- The Washington Times - Tuesday, July 31, 2018

The decision to list five Sri Lanka tarantulas as endangered drew cheers from wildlife advocates even as U.S. collectors worried that the regulatory web will actually reduce the number of captive-bred spiders by discouraging breeding.

The Fish and Wildlife Service posted its final rule Tuesday granting Endangered Species Act protection to the five vividly colored tarantulas, among the largest in the world, whose population is declining in the wild as a result of habitat loss.

“We’re thrilled that these beautiful spiders, imperiled by human greed, now have additional protections to help them survive,” said Taylor Jones, WildEarth Guardians endangered species advocate. “We hope these protections encourage conservation and raise awareness about the plight of these species in the wild and the perils of the exotic pet trade.”

Less thrilled was Phil Goss, president of the U.S. Association of Reptile Keepers, who said the federal designation will make it more difficult for tarantula lovers to breed, trade and sell the hairy arachnids.

Under federal law, endangered species may not be sold or transported across state lines without a permit under the captive-bred wildlife registration program, even if they were bred in America.

“Obviously interstate trade of the animals that are bred in the U.S. is going to come to a halt because people aren’t going to be able to get permits,” said Mr. Goss. “It’s expensive—you’re talking about a $200 permit that both parties have to have, both the seller and the buyer, and these animals don’t cost anywhere near $200.”

Even enthusiasts willing to pay the fee face an uphill climb. In his experience, said Mr. Goss, entities other than zoos and aquariums rarely qualify for captive-bred permits.

“Responsible people aren’t going to break the law, so there are going to be less of these animals being bred,” Mr. Goss predicted. “Which some people are okay with, but there’s an argument that even if these animals aren’t going back in the wild, at least that’s a way to preserve the species.”

In its rule, the agency noted that the designation will not stop U.S. hobbyists from owning and breeding the five tarantula species, as long as they were legally obtained, but any sales and trades must be conducted within the same state.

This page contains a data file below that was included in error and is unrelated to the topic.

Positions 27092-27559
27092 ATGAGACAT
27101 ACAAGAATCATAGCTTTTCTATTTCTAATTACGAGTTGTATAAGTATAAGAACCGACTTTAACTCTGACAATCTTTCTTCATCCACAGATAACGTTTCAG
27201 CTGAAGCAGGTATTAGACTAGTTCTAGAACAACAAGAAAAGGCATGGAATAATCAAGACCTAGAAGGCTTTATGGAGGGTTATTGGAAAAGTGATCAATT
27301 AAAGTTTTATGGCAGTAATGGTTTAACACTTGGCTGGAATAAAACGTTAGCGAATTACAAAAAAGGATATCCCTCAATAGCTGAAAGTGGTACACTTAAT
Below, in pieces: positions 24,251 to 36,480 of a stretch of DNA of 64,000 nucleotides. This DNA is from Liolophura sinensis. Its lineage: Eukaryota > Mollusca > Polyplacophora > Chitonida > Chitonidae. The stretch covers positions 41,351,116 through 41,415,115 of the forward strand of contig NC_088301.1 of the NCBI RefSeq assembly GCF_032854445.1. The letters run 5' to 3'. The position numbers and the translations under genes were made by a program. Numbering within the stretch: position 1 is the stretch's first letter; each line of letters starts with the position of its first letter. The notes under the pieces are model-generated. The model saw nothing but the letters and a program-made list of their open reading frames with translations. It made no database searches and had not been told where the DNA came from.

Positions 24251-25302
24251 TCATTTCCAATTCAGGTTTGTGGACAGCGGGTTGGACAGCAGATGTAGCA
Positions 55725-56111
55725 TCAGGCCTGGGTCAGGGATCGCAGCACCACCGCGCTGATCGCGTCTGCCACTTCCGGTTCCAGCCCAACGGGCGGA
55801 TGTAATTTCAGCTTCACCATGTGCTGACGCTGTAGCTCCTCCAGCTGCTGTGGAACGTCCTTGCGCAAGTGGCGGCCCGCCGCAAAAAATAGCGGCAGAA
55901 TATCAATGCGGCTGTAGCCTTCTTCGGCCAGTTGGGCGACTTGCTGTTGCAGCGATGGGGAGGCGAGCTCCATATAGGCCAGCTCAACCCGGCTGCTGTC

That restriction could wind up depressing the captive population. In the relatively small cocoon of tarantula fandom, breeders often seek out their counterparts in other states, both to expand their pool of potential buyers and avoid inbreeding.

“Whereas before, someone in California could increase their genealogy by getting an animal from the East Coast, now that person won’t be able to do that, so you create a genetic bottleneck,” Mr. Goss said. “The more diverse the genetics, usually the better off they’re going to be.”

Under the Endangered Species Act, the Fish and Wildlife Service said it cannot make exceptions for captive-bred tarantulas.

The prohibitions “apply to all members of each of these species, whether captive or wild … The Act also does not allow for captive-bred specimen of these listed species to be assigned separate legal status from their wild counterparts,” said the agency in its rule on the Federal Register.

In addition, captive-bred spiders “hold limited conservation value to the species in the wild because they are not genetically managed for conservation purposes,” said the rule.

WildEarth Guardians, which petitioned in 2010 for 11 tarantulas to be listed, acknowledged the benefit of private breeding, saying that captive-bred spiders “meet much of the trade demand, but even modest amounts of collection from the wild can negatively impact a small and shrinking population.”

The spiders, part of the genus Poecilotheria, may look large and scary, but they’re nocturnal couch potatoes that stick close to their homes in tree crevices and holes, avoid bright light, and wait for their prey to wander past.

At the same time, their venomous bite produces painful muscle cramps in humans, which may be why they are “usually killed when encountered” by people in Sri Lanka, according to the agency.

The greatest threat to the tarantula is loss and degradation of habitat brought about by the deforestation of the developing island nation, where they are already categorized as “endangered or critically endangered.”

Sri Lanka lost most of its forest cover over the past several decades to illicit timber harvesting, forest fires, destructive mining, and clearing for development and agriculture,” said WildEarth Guardians. “As habitat disappears and population shrink, collection becomes a greater threat to the species.”

The listing, which goes into effect Aug. 30, prompted hundreds of comments Tuesday from worried owner and breeders on tarantula discussion platforms.

“Laws or not I’ll continue to breed and keep these species where they are safe from habitat destruction,” said Kelly Fornez, owner of KF Invertebrates, on Facebook. “Even if I don’t make a dime the thought of preserving a species for later years to see and enjoy makes it all the more worth breeding.”

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